• Agree Agree x 1
  18. Glucobabu

    Glucobabu Type 1 · Well-Known Member

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    A bit off the course, I have had some medical staff wipe my finger with an alcohol swab before doing my blood test. I have often asked whether the spirit would not affect my result and invariably they would say “of course not”! Wonder if anyone else has any thoughts on this!
     
  19. Picci

    Picci Type 1 · Well-Known Member

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    In 1979 when I was diagnosed age 10, my poor finger pads were so bruised and I was in terrible pain. A wonderful specialist nurse took me under her wing one day and told me about testing near the nail (not the side, further around!) sounds awful but is painless due to lack of nerve ridings. I've never looked back, to this day I test near my nail area alternating fingers.
    My experience of hospitals has been more positive, I pick my own nail side of finger and apply blood to their strip in meters. No way will I allow anyone to prick my finger, they're always happy to let me do that.
    Ive never got over the pain in my pads, the thought of it now brings tears to my eyes, that's why I have to be in control, I self stab too! I never use finger prickers.
     
  20. pollensa

    pollensa · Guest

    This clearly indicates the system is totally out of date of what they should be doing and should have training and knowledge in particular to know where to prick a finger, not only hospitals chemists also. People in the medical industry should be 100% trained to know exactly what to do this is a prime example, before they action and action wrongly not in the best interests of patients and those whom they are testing.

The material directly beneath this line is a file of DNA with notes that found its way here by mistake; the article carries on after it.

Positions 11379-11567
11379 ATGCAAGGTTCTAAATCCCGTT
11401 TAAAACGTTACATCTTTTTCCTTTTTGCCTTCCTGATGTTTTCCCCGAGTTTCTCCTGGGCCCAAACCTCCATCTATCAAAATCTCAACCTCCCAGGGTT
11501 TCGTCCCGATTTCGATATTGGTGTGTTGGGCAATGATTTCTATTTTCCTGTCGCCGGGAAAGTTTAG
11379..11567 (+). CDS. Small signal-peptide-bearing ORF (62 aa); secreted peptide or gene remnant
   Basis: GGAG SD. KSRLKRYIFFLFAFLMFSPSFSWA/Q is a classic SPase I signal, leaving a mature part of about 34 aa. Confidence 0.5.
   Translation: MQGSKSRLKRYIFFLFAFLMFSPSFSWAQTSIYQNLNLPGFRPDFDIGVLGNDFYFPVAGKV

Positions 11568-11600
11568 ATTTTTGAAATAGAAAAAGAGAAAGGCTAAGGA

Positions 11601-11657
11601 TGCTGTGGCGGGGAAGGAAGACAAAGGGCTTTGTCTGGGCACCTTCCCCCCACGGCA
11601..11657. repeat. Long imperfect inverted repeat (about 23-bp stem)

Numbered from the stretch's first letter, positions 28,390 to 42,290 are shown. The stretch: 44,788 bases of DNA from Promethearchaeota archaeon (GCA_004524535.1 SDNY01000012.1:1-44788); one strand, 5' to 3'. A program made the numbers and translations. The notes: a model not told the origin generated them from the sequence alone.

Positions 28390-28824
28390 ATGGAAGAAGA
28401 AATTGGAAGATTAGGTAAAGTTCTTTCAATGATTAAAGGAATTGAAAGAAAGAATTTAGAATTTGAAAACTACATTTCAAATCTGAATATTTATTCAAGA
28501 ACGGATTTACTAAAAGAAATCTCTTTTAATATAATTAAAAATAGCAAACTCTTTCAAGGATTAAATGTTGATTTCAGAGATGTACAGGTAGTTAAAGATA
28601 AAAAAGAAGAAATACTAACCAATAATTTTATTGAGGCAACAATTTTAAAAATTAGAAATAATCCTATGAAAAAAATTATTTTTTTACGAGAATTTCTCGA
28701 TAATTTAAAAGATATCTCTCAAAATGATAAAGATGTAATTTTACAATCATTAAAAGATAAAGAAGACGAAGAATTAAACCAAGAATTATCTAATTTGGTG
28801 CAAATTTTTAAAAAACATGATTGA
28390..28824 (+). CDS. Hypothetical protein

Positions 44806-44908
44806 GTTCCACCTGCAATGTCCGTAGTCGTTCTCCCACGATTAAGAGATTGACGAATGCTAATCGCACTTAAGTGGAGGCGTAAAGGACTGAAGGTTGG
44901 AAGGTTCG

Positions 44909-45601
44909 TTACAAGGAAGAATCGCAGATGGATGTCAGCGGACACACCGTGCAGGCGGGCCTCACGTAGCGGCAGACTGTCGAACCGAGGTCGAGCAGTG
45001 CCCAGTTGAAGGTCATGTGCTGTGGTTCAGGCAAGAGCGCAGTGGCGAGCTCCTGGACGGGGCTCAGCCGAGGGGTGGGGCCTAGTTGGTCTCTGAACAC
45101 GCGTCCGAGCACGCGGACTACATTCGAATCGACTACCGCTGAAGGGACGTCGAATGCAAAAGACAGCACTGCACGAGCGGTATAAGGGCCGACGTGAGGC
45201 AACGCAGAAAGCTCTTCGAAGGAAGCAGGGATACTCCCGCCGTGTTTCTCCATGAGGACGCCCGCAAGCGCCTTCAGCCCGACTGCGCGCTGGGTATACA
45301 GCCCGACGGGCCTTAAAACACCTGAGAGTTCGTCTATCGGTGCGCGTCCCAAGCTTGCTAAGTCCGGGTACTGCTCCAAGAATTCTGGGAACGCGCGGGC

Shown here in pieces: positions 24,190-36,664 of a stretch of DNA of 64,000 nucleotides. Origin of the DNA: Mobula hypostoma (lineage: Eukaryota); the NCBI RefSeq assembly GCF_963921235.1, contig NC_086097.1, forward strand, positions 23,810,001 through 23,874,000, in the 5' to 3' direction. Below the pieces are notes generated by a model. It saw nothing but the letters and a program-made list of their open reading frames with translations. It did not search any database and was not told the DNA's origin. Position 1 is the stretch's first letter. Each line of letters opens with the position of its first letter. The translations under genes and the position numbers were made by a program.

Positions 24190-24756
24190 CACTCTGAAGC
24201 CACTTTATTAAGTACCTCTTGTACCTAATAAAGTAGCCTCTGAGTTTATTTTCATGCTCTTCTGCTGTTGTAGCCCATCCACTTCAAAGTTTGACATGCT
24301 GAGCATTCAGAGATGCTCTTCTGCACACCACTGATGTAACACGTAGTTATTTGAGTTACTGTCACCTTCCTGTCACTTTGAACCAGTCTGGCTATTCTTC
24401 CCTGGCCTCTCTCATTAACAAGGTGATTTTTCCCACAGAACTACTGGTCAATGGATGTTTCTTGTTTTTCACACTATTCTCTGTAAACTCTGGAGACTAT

Its like when you go for a blood test, if you don't ask you don't get. Here in spain they use the normal needle which can bruise, but if you clearly state you do not want the large needle, and ask they use what is referred to as the butterfly here, i.e. the needle for babies, you don't feel a thing, its painless, no difficulties getting into the vein, and no bruising, so as the saying goes, you don't know or get until YOU ask, wouldn't one think that it would be normal standard procedure that the most painless format takes place when extracting blood, had I not been told this by a friend, I would not have known or asked, and would still be experiencing pain and normal needles, why, the system the nurses, docs taking the blood don't even inform the butterfly needle.